The monthly “NISOA Referee Nuts and Bolts” column is written primarily for the college and high school soccer Referee. However, any soccer Referee who wishes to improve personal performance may also find this series helpful.
All articles address those BASIC techniques, procedures, practice alternatives, and skills that are sometimes forgotten or overlooked while going through the experiences of soccer refereeing. The short discussions and accompanying practical tips stress important advice for competent performance. This month’s article will focus on the difference between being arrogant or confident.
Arrogance is defined as smugness, vanity, audacity, haughtiness, full of pride. Confidence is defined as trust, reliance, assurance, belief in one’s own abilities. With these two definitions in mind a referee should take a look inside to determine what definition best fits his/her referee style and attitude.
During the pregame anyone can easily determine if a referee is arrogant or confident. The referee who conducts a pregame in a manner that appears to demean the assistant referees and alternate official is usually an arrogant official. For example, the referee who advises the assistant referees that they are not to indicate fouls or only indicate fouls very close to them is an official who wants to totally dominate the game and not work as a team. A referee who seeks input during the pregame discussion from the assistant referees and the alternate official and makes them feel part of the referee team is confident. This discussion should also include a thorough review of how the referee and assistant referees will work together to control the game and player management. Another pregame example of arrogance vs. confidence is when the referee meets the coaches. . A referee who interrupts or talks down to the coaches is usually arrogant. This type of referee is usually more concerned about his or herself than the coaches. For example, during player warm-up, the referee goes to the coach and spends time in discussion about which color uniform the referee should wear. Coaches are not concerned with this as long as it does not conflict with the field players and create confusion.
During the game an arrogant referee talks down to players and may even make a comment that will lead to a reaction from the player and potentially create a hostile situation. For example, the referee incites the player and the player reacts and now the referee issues a caution or ejection. This incident was initially created by the referee’s comment and now there are more potential problems from the reaction to the caution or ejection by the player, team mates and coaches. Confident referees speak to players in a professional manner and use communication tools to gain respect and better game control. For example, referee signals to the assistant referee that with a thumbs up or a comment that they made a good call.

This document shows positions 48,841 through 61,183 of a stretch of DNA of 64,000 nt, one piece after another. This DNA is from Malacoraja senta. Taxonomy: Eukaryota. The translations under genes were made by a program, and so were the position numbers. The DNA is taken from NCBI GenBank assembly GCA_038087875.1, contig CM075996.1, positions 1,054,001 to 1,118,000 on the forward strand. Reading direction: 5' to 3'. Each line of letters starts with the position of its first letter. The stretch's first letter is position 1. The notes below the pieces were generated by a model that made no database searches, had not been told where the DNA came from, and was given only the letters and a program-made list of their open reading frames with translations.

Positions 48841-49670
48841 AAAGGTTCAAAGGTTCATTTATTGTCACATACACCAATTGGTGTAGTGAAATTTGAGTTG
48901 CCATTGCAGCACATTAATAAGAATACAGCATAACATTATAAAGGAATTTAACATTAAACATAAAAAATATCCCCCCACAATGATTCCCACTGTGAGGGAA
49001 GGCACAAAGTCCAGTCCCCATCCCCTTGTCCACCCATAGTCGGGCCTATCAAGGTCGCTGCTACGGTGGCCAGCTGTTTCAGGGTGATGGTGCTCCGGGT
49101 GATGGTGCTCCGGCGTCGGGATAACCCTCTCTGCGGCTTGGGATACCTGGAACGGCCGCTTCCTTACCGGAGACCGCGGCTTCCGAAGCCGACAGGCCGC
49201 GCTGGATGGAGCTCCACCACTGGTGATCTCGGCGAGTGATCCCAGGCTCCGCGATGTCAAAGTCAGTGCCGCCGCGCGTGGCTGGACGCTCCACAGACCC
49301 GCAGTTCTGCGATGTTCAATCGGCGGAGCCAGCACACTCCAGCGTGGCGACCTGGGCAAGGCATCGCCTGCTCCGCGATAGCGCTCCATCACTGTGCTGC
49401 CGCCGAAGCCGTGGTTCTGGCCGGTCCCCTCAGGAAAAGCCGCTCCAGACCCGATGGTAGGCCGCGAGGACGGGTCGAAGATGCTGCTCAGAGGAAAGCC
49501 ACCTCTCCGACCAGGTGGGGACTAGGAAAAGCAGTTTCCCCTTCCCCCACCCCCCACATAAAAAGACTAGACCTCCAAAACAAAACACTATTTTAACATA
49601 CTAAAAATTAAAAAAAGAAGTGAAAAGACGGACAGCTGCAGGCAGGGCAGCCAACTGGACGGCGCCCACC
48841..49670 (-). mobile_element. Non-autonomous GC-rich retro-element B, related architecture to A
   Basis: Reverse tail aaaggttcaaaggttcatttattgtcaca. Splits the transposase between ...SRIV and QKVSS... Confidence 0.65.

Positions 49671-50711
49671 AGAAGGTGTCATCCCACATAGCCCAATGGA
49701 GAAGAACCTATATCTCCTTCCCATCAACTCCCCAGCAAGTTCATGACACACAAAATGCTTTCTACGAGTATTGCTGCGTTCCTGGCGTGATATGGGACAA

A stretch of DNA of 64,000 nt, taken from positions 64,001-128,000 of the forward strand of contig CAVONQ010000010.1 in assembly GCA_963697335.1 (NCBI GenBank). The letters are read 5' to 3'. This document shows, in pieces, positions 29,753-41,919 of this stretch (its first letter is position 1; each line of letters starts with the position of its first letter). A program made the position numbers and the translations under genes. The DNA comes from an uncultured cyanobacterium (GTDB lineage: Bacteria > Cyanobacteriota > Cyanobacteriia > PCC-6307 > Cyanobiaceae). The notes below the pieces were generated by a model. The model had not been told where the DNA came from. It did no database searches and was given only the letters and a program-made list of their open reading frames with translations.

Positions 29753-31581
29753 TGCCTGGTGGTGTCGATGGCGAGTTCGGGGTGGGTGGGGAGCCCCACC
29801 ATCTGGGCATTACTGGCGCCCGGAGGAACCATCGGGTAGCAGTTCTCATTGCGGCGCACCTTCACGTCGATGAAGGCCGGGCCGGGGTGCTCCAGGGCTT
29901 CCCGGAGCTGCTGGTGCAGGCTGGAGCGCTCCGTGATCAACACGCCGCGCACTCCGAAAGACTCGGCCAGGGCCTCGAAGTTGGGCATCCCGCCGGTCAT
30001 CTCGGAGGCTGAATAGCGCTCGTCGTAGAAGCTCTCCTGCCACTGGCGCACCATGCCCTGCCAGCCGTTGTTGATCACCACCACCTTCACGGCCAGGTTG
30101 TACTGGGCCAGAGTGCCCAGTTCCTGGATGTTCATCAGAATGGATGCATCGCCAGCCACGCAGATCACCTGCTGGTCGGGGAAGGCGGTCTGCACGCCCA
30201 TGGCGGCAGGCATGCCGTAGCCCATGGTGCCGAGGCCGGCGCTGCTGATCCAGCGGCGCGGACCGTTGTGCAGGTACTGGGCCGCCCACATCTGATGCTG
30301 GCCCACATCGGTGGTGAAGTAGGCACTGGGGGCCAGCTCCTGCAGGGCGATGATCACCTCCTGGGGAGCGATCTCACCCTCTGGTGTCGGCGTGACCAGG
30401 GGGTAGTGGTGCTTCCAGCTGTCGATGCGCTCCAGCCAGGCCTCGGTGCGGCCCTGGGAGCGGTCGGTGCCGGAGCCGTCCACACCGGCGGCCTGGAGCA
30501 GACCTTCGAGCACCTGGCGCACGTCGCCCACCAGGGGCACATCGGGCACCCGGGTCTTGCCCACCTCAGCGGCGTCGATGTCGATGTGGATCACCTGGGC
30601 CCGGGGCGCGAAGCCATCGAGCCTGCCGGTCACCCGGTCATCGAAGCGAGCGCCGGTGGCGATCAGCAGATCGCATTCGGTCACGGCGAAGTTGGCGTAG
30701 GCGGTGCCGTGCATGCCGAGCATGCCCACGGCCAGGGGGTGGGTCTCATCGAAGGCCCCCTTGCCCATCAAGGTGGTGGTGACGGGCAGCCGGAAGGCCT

Another example of arrogance vs. confidence during a game is when a coach questions a call or speaks out about the officiating in general. An arrogant referee will react in a manner that may be unprofessional and lead to further problems. One possibility is the arrogant referee stops the game and goes across the field in a deliberate manner and proceeds to chastise the coach for all to hear. The arrogant referee is trying to bring attention to herself/himself rather than focus on the game. This is very unprofessional and should not occur. The confident referee waits to a stoppage or an opportune moment to briefly comment in a professional way to the coach that the complaint was heard and it is time to move on with the game.
A confident referee is not afraid to seek help to ensure the play is accurate. When a foul occurs near the edge of the penalty area, committed by the defense and the referee is not sure it is a penalty kick the confident referee will seek input from the assistant referee to ensure the proper decision is made. A confident referee will seek help when there is a shot on goal and there is confusion in front of the goal and the ball crosses the goal line. This referee will seek information from the assistant referee to ensure the decision made is totally accurate. In these two incidents the arrogant referee will merely make a decision whether it is accurate or not.
Post game discussions with the referee team and/or the coaches will also define whether a referee is confident or arrogant. An arrogant referee will defend his/her decisions and speak out to the coaches while a confident referee will explain what the situation was and why the decision was made in a professional manner and will limit the conversation so confrontation is minimized. A confident referee will seek input from the assistant referees and alternate official in the locker room on how they felt the game was managed and seek out suggestions on how different situations could have been handled so that future games will be better managed.
In summary, a referee must exhibit confidence during a game but should not cross the line to become arrogant.